A full outline of the New Frontier Pass expansion, including a listing of the new civs and leaders, is available at the Civilization Wiki website, a site I highly recommend for all kinds of detailed information about the game.

As I mentioned in the previous post, I have played and won at least five games with each of these leaders. Some unique attributes make them all interesting to play, and some even feel over-powered at times. Although I’ve enjoyed them all as I played them, I cannot say any of them have become real favorites yet. I think it will take more intentionally playing to exploit their attributes than I did so far. I tend to play a style that favors diplomacy and not all of the new leaders or personas are as well suited to that as they might be to another focus.

For anyone who is interested in a detailed analysis of Civ VI leaders and suggestions for how to play with or against a particular leader, I recommend the excellent Zigzagzigal’s guides found on Steam.

New Frontier Pass Intro

So many things have changed in the last two and a half years that there are many topics I could write about, but first I will pick up where I left off – writing about Civ VI.

Over that span of time, I have downloaded and installed all the various game updates and patches as soon as they were released. Several of them were sorely needed fixes. I bought each of the first two expansions as soon as they were available, but was slower to get the DLC (Downloadable Content), although eventually bought them to have the full set.

I also immediately bought the last expansion – New Frontier Pass – when it launched. The final update of that expansion was April 2021 and at that time the developers said it was the last change they would make to Civ VI. We have not even seen any bug fixes since, so it is likely they are working on Civ VII now. (I wonder, has the recent release of competitor game ‘Humankind’ put any pressure on the developers to get a Civ new version out sooner?)

I believe earlier versions of Civilization (I through IV) had an original release followed later by some major expansions and several more minor updates. My first experience with the Civilization franchise was with Civ V and I know that was the case for it. This time, after two expansions, Firaxis introduced the idea of a ‘pass’ to have access to a series of new content updates over about ten months. It felt kind of weird buying a package of unknowns, but I decided to take the chance and do so rather than waiting until the end to see if buying all the new items was worth it. I have to say, I’m glad I did. The various new items have provided many hours of fun game-playing and learning.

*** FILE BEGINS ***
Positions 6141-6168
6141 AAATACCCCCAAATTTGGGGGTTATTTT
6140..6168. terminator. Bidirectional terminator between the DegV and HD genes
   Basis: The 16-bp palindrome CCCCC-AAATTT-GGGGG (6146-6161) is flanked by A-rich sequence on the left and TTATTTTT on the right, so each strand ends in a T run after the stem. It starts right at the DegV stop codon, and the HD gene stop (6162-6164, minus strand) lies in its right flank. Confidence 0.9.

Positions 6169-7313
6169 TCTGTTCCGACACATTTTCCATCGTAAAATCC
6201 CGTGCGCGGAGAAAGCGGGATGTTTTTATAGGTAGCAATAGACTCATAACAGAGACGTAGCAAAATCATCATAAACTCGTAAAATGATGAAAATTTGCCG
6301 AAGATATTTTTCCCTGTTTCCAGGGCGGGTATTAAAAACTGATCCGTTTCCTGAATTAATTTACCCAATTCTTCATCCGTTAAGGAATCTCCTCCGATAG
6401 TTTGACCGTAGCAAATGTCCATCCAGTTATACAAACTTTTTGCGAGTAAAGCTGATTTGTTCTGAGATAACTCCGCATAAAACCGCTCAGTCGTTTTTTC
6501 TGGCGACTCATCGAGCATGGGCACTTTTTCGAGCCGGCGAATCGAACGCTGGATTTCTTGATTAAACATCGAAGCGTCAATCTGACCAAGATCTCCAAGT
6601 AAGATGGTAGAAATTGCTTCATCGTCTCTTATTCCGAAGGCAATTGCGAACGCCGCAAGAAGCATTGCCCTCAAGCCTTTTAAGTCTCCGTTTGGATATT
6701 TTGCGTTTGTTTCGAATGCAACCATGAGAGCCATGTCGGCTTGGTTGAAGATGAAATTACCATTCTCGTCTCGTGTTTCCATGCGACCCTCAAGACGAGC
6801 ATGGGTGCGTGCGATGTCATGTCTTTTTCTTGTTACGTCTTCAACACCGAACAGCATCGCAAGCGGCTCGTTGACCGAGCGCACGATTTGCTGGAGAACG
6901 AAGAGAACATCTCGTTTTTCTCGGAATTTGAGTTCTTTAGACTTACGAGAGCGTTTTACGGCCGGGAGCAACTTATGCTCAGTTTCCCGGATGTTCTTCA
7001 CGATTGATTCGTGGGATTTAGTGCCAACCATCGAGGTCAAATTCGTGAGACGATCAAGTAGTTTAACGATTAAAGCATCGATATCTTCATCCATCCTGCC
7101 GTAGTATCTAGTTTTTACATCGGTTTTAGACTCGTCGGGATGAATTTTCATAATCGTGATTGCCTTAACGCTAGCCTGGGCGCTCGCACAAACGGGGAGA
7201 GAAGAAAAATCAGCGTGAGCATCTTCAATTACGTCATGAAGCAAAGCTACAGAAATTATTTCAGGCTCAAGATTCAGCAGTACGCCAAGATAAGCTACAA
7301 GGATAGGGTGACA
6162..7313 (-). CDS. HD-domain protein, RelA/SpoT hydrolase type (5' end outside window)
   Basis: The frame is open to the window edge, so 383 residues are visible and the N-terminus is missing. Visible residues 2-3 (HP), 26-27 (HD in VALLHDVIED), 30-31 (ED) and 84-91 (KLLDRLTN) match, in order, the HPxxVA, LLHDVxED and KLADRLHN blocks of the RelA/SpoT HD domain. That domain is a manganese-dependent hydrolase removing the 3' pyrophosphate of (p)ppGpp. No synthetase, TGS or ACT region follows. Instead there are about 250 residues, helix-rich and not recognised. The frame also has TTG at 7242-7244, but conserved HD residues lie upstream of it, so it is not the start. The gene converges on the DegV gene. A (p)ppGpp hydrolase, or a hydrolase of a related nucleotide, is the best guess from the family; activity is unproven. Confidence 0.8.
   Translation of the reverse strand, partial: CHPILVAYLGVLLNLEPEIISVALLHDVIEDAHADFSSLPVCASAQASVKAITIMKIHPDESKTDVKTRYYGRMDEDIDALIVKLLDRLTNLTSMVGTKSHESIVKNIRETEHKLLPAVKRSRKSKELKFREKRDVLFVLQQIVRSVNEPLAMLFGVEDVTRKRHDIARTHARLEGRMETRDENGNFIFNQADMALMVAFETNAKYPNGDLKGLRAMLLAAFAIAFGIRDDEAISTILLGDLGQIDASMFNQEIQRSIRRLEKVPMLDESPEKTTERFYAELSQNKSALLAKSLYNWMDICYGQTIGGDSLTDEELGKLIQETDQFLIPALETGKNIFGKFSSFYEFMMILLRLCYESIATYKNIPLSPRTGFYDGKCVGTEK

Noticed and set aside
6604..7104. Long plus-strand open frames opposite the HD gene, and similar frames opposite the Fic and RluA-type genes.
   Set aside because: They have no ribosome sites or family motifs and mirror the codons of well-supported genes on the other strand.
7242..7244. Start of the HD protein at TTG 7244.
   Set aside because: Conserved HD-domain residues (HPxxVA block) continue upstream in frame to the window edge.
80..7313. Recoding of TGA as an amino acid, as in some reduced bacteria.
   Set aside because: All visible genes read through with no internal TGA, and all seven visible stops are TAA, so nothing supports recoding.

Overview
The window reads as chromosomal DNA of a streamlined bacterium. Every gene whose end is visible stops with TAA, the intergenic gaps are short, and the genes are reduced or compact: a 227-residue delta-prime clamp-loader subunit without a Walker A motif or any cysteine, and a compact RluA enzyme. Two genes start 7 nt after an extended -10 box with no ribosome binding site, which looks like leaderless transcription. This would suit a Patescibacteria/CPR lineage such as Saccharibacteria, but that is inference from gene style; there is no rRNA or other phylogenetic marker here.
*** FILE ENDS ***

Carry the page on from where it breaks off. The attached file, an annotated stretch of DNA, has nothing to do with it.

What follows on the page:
Concurrent with the release of the New Frontier Pass, beginning in May 2020, Firaxis also released free monthly updates for all Civ VI owners. I won’t attempt to go into any detail on the content of those, but interested gamers can find more here.

In the next few posts, I will write more about the New Frontier Pass, the civilizations and leaders added bi-monthly, and the new modes introduced. I have played them all and definitely have some opinions to share.

Just for the record, I have now played and won at least five games with each civilization leader in the entire Civ VI series. At some point, I decided to take on the challenge of winning at least one game with each leader at each of the five highest levels: Prince, King, Emperor, Immortal, Deity. The lower levels are too easy to bother with. Even though I had won games at various levels before an official record was being kept by the game, I actually decided to “start over” with the original and early DLC civs so I would have an easy-to-access record of my progress using the Hall of Fame feature that was added to the Gathering Storm expansion. If I recall correctly, that came with the September 2019 update, when they moved “Additional Features” to a sub-menu on the main page.

As of today, I have 521 overall wins playing Civ VI:

  • Original Release – 50 wins
  • Rise and Fall Expansion – 23 wins (51 through 73)
  • DLC (from early through Rise and Fall) – 11 wins (74 through 84)
  • Gathering Storm Expansion – 142 wins (85 through 226)
  • New Frontier Pass – 234 wins (227 through 521)

Here is a screen shot of the total play time.

(Achievements have not been a high priority for me, especially since many of them are won through playing the various scenarios, which I do not enjoy playing much.)

By now, it may be obvious that the pandemic and my self-quarantining meant a good deal of time being spent playing Civ VI!

First Diplomacy Victory

After several attempts to do so, I finally won a game through Diplomacy.

The earlier attempts were helpful in learning what to do and not to do, as well as what the AI civs will do to prevent you from winning once you reach 8 out of the 10 Diplomatic Points needed for a Diplomatic Victory.

Interestingly enough, my success was with the Inca led by Pachacuti. I had thought Canada with Wilfrid Laurier, or France with Eleanor of Aquitaine would be the best new civs for achieving a Diplomacy victory, but as I got deeper into the game, I decided that the Inca are well suited for this type of victory pursuit.

It was a fun game, maybe one of the most enjoyable in the series of playing each of the new civs in Gathering Storm for the first time. Avoiding wars, achieving and keeping five alliances, and focusing on diplomatic favor provided a somewhat unique approach for me, but it paid off.

I was attacked fairly early in the game, lost a city, then regained it before settling the war; that turned out to be the only war of the game for me – a defensive war, so not a problem from the diplomacy point of view.

I went into the game knowing I would most likely need to build the Statue of Liberty wonder, because it provides 1 Diplomatic Point upon completion, and Diplomatic Points are difficult to earn. Even though I had only one port city, I was able to do so.